A Nebraska lesbian who five years ago married her partner in Iowa, has filed an appeal to the state Supreme Court, asking that the state grant her a divorce. A lower court last year ruled against her request and a broad ruling from the state Supreme Court could pave the way for marriage equality.
Before they tied the knot, Margie and Bonnie Nichols had lived in the same home for more than a decade. They exchanged rings in a 1996 civil union and brought a child into the world together in 2003, according to court documents. But like so many romantic partnerships, it didn’t last. While they no longer live together, their marriage remains. Lancaster County District Judge Stephanie Stacy in August dismissed their divorce case, rejecting arguments that the court could grant the divorce without recognizing the marriage. “A finding that the marriage is irretrievably broken — by its very nature — cannot be made without recognizing the marriage itself, and it stretches logic and common sense to conclude otherwise,” Stacy wrote in her order. The case currently is before the state Court of Appeals, but Bonnie Nichols’ attorney, Megan Mikolajczyk of Omaha-based Domina Law Group, has petitioned to get it kicked up to the state Supreme Court.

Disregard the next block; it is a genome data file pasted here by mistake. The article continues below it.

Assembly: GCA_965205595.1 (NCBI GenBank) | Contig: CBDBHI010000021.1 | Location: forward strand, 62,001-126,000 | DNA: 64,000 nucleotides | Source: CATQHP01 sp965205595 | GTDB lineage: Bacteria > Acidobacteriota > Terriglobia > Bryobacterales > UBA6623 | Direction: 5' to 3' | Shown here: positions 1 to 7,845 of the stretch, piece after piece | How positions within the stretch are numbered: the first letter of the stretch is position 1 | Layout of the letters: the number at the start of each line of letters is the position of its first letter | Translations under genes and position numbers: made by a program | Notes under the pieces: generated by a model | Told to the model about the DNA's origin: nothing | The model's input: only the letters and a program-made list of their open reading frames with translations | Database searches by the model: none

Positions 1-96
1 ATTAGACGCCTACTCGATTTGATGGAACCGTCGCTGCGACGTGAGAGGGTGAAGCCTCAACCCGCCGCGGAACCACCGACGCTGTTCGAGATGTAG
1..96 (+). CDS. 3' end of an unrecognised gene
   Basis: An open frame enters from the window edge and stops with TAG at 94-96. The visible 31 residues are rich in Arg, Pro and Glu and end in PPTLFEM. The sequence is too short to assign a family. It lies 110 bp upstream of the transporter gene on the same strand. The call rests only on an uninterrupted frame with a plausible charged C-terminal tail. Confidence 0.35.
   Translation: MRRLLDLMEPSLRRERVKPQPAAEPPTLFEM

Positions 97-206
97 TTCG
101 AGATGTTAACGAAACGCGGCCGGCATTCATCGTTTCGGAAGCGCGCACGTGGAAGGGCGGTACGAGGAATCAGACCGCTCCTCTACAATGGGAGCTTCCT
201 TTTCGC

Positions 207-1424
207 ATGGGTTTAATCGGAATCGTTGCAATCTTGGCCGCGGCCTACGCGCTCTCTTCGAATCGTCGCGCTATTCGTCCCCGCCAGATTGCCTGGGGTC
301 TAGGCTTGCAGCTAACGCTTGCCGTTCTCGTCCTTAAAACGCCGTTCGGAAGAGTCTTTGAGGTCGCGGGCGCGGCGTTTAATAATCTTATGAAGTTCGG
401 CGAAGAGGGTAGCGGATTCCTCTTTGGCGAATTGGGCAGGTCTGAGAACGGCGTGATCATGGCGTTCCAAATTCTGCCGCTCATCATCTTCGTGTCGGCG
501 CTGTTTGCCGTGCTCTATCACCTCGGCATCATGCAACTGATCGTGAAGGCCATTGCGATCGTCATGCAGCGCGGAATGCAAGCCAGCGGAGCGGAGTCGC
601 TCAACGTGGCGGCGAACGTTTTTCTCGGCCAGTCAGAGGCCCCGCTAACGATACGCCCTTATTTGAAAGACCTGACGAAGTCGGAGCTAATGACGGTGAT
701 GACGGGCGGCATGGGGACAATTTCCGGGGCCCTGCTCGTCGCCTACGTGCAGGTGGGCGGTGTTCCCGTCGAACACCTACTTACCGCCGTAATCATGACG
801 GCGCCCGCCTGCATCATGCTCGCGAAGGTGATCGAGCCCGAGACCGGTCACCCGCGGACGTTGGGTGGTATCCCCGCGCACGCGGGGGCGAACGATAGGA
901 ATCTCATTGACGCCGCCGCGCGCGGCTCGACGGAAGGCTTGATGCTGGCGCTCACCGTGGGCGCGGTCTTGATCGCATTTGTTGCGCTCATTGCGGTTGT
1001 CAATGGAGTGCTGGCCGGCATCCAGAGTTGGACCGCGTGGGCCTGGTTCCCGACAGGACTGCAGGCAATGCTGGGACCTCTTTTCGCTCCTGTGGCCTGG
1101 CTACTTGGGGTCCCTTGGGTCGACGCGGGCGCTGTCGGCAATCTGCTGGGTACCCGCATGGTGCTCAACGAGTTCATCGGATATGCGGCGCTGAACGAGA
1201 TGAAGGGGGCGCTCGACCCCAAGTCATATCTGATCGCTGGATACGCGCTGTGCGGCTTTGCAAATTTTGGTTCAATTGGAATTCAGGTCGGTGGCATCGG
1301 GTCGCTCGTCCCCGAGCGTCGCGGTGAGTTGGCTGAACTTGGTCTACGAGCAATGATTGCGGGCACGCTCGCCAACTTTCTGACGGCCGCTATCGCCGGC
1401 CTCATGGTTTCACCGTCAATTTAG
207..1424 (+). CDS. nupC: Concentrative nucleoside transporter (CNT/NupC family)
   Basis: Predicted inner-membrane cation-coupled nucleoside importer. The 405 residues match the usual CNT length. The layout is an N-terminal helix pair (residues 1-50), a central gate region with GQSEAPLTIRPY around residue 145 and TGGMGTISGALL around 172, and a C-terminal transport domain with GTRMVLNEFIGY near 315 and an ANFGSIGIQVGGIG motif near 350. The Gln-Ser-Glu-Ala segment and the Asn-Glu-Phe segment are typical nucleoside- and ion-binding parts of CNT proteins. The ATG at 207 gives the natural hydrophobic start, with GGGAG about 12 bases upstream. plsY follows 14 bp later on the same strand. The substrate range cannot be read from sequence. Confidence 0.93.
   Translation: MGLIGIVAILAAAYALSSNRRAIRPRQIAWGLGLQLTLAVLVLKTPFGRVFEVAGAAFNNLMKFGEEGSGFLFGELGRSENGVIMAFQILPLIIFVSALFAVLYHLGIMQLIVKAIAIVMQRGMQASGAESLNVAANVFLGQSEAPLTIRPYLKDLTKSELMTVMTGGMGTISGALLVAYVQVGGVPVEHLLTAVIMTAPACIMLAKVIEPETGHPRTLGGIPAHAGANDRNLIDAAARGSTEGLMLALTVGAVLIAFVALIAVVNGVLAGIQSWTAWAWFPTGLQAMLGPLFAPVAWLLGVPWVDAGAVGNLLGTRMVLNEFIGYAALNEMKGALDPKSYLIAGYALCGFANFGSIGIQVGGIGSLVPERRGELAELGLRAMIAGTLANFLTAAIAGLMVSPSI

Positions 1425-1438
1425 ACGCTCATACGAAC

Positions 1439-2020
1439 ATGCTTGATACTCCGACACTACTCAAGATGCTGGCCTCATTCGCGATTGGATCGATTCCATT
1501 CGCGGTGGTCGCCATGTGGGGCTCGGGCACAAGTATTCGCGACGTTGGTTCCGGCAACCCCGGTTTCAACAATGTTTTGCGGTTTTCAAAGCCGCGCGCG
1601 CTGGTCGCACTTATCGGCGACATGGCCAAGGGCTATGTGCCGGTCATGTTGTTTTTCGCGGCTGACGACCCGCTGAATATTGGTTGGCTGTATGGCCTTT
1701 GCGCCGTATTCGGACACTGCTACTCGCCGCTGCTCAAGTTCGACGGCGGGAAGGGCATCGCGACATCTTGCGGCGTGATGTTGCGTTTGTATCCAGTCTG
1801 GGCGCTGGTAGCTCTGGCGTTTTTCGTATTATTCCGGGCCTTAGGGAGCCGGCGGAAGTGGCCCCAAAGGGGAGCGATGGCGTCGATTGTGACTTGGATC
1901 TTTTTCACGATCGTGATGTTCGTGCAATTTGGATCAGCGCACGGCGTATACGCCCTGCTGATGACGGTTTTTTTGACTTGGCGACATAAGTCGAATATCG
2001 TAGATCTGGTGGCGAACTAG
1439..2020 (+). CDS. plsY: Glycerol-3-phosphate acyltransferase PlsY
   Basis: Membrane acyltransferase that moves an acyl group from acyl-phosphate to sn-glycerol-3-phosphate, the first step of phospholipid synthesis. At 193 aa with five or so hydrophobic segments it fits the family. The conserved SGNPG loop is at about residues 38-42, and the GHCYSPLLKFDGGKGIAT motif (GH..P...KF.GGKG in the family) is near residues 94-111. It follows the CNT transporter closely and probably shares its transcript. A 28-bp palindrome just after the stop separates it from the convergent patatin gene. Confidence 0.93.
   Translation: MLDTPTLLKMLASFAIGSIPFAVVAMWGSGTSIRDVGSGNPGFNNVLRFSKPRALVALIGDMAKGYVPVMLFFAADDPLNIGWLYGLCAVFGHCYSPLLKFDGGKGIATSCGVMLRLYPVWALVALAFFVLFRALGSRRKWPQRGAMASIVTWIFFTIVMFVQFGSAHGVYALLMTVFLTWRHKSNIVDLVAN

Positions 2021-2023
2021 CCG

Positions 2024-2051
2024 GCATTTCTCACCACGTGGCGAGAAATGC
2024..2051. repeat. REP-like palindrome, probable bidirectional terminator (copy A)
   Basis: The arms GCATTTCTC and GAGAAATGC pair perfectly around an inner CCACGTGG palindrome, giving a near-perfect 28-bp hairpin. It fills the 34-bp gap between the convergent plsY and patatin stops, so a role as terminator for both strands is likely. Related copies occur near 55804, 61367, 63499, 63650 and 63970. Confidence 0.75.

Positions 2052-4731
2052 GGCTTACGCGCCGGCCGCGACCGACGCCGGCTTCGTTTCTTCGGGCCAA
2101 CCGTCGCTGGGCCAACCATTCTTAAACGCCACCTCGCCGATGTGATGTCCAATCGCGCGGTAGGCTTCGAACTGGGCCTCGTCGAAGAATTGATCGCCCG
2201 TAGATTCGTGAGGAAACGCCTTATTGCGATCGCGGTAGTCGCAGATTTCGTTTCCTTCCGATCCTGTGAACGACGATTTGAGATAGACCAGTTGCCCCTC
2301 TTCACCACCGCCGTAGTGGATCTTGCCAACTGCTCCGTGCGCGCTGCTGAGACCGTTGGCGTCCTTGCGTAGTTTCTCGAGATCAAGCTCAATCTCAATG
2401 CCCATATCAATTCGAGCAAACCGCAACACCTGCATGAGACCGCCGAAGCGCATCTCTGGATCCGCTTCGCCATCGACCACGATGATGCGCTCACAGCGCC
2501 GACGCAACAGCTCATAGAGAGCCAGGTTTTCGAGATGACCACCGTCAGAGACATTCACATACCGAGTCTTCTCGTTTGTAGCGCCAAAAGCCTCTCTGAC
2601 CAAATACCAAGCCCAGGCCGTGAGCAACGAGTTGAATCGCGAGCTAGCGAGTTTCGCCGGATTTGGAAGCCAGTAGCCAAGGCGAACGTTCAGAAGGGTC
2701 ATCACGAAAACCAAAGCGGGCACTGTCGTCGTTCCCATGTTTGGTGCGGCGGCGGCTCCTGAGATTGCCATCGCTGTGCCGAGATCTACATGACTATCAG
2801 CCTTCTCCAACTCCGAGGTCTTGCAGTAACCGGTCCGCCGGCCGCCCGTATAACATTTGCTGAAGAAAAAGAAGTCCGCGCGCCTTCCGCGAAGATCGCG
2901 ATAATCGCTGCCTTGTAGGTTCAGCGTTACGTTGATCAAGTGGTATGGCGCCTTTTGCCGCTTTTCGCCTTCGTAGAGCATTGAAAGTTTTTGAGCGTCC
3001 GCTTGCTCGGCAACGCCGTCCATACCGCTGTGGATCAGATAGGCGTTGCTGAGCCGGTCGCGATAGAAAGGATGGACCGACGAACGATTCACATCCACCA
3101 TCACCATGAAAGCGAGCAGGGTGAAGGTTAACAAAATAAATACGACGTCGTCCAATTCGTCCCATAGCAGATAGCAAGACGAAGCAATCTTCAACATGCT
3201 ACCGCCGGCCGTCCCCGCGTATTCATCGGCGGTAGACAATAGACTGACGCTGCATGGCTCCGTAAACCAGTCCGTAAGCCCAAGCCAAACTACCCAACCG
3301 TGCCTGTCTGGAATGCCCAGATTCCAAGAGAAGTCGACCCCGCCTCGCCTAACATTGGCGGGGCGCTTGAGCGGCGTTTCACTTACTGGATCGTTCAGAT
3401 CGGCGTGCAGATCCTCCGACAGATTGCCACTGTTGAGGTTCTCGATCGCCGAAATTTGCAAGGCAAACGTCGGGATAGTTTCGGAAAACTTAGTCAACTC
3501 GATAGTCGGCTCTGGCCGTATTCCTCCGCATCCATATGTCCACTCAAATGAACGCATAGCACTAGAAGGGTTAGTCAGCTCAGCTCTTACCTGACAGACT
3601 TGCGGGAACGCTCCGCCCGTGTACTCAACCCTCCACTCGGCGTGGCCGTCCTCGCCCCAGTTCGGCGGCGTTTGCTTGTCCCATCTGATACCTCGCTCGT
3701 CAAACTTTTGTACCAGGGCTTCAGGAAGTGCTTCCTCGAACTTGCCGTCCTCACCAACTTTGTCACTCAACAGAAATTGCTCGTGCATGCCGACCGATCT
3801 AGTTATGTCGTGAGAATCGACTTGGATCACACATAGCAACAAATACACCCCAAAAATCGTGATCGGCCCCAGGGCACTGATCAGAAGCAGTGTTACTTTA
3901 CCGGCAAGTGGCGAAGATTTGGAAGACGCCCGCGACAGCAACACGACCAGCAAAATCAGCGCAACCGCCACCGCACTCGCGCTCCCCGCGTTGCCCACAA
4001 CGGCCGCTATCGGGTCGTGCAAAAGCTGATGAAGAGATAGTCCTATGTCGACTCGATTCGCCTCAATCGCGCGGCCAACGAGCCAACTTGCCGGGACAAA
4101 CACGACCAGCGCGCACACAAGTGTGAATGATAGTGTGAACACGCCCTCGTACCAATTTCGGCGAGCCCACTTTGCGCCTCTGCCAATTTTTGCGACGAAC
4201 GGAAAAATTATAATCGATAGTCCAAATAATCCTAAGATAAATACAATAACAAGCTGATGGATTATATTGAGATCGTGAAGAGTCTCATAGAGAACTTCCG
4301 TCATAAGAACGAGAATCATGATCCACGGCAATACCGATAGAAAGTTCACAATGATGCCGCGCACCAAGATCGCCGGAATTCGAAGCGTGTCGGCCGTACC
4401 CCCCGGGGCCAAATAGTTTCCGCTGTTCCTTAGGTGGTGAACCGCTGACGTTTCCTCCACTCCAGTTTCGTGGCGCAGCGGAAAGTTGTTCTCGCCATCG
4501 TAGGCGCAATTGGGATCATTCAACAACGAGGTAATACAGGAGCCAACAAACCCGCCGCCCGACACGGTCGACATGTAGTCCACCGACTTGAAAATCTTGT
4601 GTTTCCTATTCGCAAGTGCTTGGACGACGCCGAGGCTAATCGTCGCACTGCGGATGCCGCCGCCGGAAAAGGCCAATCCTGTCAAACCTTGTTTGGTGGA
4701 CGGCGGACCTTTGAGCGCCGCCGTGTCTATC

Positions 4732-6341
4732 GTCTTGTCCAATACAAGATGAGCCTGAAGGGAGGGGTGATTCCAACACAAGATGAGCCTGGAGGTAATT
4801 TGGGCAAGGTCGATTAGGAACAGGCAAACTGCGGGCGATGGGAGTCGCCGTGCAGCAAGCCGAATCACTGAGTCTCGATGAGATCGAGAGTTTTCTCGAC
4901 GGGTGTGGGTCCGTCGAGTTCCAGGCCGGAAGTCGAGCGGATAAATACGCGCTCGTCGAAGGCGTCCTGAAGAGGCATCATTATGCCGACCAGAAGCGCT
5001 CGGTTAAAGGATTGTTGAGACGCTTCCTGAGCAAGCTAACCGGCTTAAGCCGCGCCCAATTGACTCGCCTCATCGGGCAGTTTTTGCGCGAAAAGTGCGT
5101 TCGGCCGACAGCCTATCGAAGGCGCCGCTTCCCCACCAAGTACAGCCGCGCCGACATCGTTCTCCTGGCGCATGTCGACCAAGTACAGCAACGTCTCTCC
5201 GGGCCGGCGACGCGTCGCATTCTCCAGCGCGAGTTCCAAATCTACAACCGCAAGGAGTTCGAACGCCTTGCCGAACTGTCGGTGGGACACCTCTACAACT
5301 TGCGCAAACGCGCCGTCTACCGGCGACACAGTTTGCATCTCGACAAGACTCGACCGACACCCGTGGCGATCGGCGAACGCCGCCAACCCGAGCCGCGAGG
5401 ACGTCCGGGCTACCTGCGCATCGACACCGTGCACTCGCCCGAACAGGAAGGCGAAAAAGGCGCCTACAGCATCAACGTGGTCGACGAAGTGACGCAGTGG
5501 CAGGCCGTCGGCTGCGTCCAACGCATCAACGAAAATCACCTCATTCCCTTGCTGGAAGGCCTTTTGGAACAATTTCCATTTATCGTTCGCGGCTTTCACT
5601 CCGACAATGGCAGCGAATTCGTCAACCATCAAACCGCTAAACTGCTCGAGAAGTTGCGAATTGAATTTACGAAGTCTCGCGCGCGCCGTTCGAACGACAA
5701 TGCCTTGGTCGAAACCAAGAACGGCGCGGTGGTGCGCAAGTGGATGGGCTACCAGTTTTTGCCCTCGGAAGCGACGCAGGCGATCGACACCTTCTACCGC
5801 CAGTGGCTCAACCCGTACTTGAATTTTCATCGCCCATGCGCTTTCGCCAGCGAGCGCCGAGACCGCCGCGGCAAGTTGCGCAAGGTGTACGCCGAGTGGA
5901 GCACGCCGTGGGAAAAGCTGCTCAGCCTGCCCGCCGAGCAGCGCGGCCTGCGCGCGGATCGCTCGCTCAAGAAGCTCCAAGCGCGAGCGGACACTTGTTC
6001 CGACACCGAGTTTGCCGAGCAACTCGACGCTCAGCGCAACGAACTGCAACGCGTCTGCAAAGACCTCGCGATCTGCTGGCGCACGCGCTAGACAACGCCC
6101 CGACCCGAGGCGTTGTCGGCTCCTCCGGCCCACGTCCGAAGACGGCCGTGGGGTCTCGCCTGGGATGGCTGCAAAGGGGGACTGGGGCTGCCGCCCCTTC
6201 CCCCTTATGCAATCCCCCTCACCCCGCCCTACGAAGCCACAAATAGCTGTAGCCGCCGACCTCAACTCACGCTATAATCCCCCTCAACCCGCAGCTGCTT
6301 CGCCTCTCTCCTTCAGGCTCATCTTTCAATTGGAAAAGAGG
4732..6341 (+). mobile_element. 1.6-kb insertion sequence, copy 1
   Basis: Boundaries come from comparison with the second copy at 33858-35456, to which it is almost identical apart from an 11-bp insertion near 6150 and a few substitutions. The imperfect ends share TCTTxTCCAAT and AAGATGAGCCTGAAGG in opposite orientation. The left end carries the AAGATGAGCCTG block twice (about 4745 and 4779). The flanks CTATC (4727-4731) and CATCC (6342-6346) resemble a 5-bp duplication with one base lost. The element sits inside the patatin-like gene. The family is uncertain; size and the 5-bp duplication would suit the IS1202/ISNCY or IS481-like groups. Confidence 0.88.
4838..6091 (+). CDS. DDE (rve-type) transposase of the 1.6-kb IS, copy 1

Yesterday the ACLU of Nebraska filed a brief in support of the appeal, which is being apposed by the state attorney general. The HRC writes today via press release: “There were previously six states without marriage-related lawsuits… but with the new case filed in Nebraska yesterday, we’re down to five: Georgia, Montana, North Dakota, South Dakota, and Alaska. Any bets on who’s next?”